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‣ Identification of novel mutations of the WFS1 gene in Brazilian patients with Wolfram syndrome

GASPARIN, Maria Regina R.; CRISPIM, Felipe; PAULA, Silvia L.; FREIRE, Maria Beatriz S.; DALBOSCO, Ivaldir S.; MANNA, Thais Della; SALLES, Joao Eduardo N.; GASPARIN, Fabio; GUEDES, Alexis; MARCANTONIO, Joao M.; GAMBINI, Marcio; SALIM, Camila P.; MOISES, Re
Fonte: BIO SCIENTIFICA LTD Publicador: BIO SCIENTIFICA LTD
Tipo: Artigo de Revista Científica
Português
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Objective: Wolfram syndrome (WS) is a rare, progressive, neurodegenerative disorder with an autosomal recessive pattern of inheritance. The gene for WS, WFS1, was identified on chromosome 4p16 and most WS patients carry mutations in this gene. However. some studies have provided evidence for genetic heterogeneity and the genotype-phenotype relationships are not clear. Our aim was to ascertain the spectrum of WFS1 mutations in Brazilian patients with WS and to examine the phenotype-genotype relationships in these patients. Design and methods: Clinical characterization and analyses of the WFS1. gene were performed in 27 Brazilian patients with WS from 19 families. Results: We identified 15 different mutations in the WFS1 gene in 26 patients, among which nine are novel. All mutations occurred in exon 8, except for one missense mutation which was located in exon 5. Although we did not find any clear phenotype-genotype relationship in patients with mutations in exon 8, the homozygous missense mutation in exon 5 was associated with a mild phenotype: onset of diabetes mellitus and optic atrophy during adulthood with good metabolic control being achieved with low doses of sulfonylurea Conclusions: Our data show that WFS1 is the major gene involved in WS in Brazilian patients and most mutations are concentrated in exon 8. Also...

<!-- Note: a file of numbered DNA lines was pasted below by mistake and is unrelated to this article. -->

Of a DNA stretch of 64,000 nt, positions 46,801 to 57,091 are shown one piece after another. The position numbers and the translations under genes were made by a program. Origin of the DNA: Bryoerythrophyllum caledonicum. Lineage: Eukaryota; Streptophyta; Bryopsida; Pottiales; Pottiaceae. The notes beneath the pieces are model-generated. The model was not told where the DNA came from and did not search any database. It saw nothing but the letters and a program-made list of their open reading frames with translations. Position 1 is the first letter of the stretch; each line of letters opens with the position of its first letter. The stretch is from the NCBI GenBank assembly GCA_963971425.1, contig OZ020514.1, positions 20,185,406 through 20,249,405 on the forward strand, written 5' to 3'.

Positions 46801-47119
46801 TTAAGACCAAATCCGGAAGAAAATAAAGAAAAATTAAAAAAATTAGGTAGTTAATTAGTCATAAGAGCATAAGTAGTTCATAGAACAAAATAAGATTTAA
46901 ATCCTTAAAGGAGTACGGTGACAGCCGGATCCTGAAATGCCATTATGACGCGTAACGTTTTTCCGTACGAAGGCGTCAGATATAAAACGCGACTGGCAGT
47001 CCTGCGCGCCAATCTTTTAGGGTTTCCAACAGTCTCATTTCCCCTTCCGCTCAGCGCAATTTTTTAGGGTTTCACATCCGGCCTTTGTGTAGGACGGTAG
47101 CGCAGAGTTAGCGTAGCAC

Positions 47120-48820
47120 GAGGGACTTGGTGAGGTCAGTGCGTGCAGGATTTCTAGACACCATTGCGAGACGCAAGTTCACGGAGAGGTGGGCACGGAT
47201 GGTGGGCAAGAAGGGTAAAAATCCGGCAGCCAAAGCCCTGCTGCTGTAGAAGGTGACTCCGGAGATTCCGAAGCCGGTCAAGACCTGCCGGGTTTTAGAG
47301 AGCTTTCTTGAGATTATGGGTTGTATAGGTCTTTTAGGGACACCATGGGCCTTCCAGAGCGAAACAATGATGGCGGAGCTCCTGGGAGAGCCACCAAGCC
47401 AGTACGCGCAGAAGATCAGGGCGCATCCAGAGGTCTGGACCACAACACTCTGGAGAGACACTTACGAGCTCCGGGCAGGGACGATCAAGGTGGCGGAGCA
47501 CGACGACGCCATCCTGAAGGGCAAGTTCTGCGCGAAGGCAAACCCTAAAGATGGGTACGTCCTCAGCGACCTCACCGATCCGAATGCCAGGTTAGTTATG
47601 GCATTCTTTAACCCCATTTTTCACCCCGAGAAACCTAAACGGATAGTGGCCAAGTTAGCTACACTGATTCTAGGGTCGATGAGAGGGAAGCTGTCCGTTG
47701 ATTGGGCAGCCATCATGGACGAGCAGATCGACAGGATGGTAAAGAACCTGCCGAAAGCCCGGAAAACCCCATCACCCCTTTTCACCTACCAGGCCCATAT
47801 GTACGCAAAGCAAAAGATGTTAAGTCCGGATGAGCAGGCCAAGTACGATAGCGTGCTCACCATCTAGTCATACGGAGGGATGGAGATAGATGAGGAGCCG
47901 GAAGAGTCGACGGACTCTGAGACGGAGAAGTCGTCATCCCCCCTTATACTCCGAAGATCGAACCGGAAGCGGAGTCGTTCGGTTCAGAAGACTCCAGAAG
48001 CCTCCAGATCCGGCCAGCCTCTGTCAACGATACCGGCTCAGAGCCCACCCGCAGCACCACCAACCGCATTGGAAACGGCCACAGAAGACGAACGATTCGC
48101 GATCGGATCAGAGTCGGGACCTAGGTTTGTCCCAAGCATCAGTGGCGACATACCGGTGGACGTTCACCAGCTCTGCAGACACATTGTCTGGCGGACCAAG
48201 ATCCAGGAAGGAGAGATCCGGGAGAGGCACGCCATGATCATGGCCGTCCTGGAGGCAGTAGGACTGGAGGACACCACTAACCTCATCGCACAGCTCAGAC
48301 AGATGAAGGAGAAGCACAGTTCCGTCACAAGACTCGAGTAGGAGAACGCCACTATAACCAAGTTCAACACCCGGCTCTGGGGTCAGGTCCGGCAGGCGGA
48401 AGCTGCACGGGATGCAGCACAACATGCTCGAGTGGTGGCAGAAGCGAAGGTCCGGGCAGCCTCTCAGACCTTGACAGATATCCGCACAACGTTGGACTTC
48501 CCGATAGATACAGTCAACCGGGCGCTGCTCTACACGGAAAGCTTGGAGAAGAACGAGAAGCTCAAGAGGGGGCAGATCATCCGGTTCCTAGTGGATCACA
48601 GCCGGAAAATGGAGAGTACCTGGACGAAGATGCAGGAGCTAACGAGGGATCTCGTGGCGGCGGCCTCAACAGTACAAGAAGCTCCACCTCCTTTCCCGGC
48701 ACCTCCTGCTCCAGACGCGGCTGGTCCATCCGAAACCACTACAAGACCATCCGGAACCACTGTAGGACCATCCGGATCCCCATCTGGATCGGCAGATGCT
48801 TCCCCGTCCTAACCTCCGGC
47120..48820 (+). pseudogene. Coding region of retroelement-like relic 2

‣ Estudo das mutações no gene COL2A1 em uma coorte de pacientes com displasias esqueléticas do grupo colagenopatia tipo II segundo critérios clínico-radiológicos; Study of mutations in the COL2A1 gene in a cohort of patients with skeletal dysplasias of type 2 collagenopathy group according to clinical and radiological criteria

Karina da Costa Silveira
Fonte: Biblioteca Digital da Unicamp Publicador: Biblioteca Digital da Unicamp
Tipo: Dissertação de Mestrado Formato: application/pdf
Publicado em 28/02/2014 Português